The goal here is to help the learners REMEMBER the content or DEEPEN they’re learning. To support remembering, we provide lots of retrieval practice, preferably set in realistic situations the learners will likely encounter — where they can use what they learned. We provide delayed feedback. We space repetitions over time, varying the background context while keeping the learning nugget the same. To deepen learning, we engage contingencies, we enable learners to explore the topic space on their own, we add additional knowledge.

What Elementary Mathematics Teachers Should Stop Doing

Elementary-school teachers should stop assuming that drill-and-practice is counterproductive. They should create lesson plans that guide their learners in understanding the concepts to be learned. They should limit the use of manipulatives, calculators, music, and movement. Ideas about “arts integration” should be pushed to the back burner. This doesn’t mean that teachers should NEVER use these other methods, but they should be used to create occasional, short, and rare moments of variety. Spending hours using manipulatives, for example, is certainly harmful in comparison with more teacher-directed activities.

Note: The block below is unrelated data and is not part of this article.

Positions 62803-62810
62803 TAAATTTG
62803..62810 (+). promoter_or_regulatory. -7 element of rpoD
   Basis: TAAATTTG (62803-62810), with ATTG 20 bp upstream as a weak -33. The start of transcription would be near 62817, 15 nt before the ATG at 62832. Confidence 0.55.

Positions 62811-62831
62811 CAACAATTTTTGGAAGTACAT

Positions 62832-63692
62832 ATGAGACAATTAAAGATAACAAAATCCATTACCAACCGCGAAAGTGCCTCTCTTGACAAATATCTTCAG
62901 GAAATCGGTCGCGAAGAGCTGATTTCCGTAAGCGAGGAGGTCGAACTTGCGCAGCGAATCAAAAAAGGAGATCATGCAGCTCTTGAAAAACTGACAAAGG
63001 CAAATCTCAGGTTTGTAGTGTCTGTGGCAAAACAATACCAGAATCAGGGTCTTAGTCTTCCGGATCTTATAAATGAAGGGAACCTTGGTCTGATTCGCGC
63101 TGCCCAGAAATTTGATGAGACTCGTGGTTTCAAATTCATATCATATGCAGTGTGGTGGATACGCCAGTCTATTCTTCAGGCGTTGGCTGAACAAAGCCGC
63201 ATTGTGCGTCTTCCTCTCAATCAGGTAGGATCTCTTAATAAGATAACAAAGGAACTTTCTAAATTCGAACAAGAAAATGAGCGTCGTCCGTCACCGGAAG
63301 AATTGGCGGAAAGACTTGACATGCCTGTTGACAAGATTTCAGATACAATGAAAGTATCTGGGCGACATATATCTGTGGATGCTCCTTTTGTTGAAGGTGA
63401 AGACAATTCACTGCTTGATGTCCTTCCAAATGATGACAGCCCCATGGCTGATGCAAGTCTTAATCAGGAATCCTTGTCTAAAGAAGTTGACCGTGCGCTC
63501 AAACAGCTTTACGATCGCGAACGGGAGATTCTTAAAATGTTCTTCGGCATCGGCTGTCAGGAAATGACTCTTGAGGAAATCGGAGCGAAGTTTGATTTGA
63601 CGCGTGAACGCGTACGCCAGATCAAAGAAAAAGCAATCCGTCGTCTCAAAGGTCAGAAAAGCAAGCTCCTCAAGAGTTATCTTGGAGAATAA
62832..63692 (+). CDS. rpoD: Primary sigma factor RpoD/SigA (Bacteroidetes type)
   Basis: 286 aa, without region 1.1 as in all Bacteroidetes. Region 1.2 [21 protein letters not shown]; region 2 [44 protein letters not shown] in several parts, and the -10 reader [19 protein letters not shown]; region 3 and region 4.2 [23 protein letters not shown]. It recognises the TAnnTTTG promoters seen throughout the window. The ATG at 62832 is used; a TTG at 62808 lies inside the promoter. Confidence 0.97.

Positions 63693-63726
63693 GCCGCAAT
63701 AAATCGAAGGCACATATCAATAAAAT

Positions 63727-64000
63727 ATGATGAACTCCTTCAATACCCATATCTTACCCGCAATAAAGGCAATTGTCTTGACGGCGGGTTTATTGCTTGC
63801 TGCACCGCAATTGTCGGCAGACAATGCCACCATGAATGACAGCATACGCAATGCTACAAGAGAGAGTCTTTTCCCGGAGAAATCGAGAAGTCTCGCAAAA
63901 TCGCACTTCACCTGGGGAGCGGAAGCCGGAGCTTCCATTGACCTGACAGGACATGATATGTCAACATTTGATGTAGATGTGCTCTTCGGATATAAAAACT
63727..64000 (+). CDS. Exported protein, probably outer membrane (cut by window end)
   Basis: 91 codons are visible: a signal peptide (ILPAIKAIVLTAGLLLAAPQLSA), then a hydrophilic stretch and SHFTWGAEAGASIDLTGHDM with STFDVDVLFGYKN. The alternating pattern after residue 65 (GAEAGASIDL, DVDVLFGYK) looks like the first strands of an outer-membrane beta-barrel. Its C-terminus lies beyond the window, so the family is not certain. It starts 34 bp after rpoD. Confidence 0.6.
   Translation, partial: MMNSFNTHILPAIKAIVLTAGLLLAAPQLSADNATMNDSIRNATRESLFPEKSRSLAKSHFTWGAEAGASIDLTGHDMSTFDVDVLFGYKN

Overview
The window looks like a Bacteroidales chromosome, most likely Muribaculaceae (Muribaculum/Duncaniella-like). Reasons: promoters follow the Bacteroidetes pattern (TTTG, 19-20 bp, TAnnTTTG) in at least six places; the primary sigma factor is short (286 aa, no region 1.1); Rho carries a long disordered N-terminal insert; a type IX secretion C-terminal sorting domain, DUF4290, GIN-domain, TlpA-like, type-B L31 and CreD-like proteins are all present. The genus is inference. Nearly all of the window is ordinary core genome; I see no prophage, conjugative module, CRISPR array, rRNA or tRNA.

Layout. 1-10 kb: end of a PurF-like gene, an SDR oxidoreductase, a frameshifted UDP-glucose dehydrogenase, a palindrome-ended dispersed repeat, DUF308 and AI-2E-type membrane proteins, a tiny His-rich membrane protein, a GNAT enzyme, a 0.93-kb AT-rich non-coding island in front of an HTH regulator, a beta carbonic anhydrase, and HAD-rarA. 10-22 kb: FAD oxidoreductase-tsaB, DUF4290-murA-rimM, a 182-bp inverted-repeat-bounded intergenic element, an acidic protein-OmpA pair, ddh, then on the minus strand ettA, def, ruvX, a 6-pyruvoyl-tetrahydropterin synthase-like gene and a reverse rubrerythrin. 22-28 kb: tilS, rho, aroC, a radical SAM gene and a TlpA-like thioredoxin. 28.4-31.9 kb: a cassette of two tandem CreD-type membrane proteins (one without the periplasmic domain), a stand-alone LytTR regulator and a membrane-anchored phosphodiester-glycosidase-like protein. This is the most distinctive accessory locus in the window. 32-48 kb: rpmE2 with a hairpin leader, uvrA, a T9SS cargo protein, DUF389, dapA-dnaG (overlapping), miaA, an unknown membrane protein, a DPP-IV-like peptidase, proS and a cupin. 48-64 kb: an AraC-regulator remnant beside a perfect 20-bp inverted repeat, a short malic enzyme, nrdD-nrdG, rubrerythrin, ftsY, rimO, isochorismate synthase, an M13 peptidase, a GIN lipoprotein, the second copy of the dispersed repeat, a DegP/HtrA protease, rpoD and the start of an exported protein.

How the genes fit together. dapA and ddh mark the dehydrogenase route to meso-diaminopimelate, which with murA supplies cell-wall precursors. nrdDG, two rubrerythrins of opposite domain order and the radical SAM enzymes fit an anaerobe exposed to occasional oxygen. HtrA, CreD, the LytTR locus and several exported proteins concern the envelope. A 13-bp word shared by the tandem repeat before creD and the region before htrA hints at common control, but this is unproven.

Here is the comment I sent to the NY Times in response to their focus on a supposed research study that purported to show that gifted kids are being underserved.

I'm a little over the top in my comments, but still I think this is worth printing because it demonstrates the need for good research savvy and it shows that even the most respected news organizations can make really poor research-assessment mistakes.